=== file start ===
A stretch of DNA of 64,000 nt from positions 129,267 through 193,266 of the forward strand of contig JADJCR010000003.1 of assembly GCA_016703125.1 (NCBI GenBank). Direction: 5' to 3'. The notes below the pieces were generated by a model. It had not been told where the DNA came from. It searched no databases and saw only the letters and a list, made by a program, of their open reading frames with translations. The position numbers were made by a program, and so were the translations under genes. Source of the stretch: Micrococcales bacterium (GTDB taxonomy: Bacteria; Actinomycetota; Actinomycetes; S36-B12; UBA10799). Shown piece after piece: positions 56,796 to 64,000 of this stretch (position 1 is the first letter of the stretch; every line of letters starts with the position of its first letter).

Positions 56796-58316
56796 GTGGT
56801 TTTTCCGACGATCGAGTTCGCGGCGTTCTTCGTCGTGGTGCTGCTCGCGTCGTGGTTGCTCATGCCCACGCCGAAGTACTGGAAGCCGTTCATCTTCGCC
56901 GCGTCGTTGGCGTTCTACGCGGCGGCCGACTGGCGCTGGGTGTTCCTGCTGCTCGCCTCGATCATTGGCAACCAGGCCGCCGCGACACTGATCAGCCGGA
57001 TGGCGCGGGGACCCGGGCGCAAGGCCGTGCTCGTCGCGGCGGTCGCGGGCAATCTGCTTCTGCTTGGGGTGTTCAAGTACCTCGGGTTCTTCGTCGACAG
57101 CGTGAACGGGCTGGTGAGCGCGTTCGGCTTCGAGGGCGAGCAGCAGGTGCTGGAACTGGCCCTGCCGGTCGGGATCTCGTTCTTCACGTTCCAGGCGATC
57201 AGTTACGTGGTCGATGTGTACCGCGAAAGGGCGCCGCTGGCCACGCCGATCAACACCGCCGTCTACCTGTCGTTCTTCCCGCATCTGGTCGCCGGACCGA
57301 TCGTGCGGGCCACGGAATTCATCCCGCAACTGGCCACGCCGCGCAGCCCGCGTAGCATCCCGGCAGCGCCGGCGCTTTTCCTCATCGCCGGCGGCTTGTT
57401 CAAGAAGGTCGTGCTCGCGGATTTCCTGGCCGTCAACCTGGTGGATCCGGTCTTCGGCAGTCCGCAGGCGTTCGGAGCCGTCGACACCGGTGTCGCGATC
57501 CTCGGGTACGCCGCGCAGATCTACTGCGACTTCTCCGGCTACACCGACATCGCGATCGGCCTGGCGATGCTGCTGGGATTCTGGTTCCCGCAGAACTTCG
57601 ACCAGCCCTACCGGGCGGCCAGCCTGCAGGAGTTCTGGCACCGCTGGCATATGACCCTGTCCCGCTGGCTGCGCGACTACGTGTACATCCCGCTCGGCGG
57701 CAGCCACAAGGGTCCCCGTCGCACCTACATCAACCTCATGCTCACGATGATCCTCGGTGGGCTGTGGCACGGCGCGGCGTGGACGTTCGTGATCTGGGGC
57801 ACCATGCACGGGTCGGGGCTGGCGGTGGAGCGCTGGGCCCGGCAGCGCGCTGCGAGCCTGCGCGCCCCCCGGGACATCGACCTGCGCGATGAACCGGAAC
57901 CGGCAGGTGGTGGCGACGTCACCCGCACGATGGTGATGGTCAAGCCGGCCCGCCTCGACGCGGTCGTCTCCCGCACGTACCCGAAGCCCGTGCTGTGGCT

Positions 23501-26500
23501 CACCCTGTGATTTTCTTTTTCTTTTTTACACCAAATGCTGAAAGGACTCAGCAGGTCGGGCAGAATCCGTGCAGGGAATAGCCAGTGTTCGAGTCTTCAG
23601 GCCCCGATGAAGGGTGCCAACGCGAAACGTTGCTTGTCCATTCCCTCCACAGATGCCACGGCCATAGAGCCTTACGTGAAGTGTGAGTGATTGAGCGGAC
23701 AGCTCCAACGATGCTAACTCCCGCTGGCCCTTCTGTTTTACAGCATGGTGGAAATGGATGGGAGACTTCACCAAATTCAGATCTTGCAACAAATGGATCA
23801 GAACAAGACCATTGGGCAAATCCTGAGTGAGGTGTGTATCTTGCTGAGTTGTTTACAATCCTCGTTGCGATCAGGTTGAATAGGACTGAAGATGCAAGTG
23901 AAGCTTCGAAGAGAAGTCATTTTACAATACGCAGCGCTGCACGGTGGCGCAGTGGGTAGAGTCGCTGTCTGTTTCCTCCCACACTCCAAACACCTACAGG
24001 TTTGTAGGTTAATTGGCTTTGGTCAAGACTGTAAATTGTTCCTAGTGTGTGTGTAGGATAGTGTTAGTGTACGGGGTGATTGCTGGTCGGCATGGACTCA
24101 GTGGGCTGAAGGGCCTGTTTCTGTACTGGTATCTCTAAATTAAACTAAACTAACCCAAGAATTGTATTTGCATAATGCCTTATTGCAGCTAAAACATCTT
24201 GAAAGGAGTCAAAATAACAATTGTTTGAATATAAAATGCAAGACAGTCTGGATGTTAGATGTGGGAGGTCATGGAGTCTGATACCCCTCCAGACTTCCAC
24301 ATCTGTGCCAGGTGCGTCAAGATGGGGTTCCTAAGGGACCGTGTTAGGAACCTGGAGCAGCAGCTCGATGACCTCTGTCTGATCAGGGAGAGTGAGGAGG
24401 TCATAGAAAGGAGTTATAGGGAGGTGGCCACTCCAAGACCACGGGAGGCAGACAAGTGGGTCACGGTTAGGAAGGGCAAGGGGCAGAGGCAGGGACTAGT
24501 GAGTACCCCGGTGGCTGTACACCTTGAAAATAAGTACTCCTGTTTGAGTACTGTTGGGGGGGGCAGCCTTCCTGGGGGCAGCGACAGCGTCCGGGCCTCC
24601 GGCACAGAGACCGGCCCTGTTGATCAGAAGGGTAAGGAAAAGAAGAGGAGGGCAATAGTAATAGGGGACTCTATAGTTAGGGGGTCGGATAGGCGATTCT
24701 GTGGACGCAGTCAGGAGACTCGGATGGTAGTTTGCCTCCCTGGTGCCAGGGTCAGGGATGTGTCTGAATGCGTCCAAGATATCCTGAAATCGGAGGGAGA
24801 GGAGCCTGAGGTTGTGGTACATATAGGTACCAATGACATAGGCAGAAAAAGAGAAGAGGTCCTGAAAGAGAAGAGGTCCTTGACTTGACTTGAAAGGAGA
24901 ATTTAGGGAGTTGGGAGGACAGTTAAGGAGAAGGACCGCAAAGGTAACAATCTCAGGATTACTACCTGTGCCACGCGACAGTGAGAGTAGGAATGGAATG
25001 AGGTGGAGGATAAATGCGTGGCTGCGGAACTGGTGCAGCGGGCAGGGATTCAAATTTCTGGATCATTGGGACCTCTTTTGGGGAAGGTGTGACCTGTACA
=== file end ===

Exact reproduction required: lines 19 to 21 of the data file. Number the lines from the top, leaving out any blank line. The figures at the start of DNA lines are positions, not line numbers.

23701 AGCTCCAACGATGCTAACTCCCGCTGGCCCTTCTGTTTTACAGCATGGTGGAAATGGATGGGAGACTTCACCAAATTCAGATCTTGCAACAAATGGATCA
23801 GAACAAGACCATTGGGCAAATCCTGAGTGAGGTGTGTATCTTGCTGAGTTGTTTACAATCCTCGTTGCGATCAGGTTGAATAGGACTGAAGATGCAAGTG
23901 AAGCTTCGAAGAGAAGTCATTTTACAATACGCAGCGCTGCACGGTGGCGCAGTGGGTAGAGTCGCTGTCTGTTTCCTCCCACACTCCAAACACCTACAGG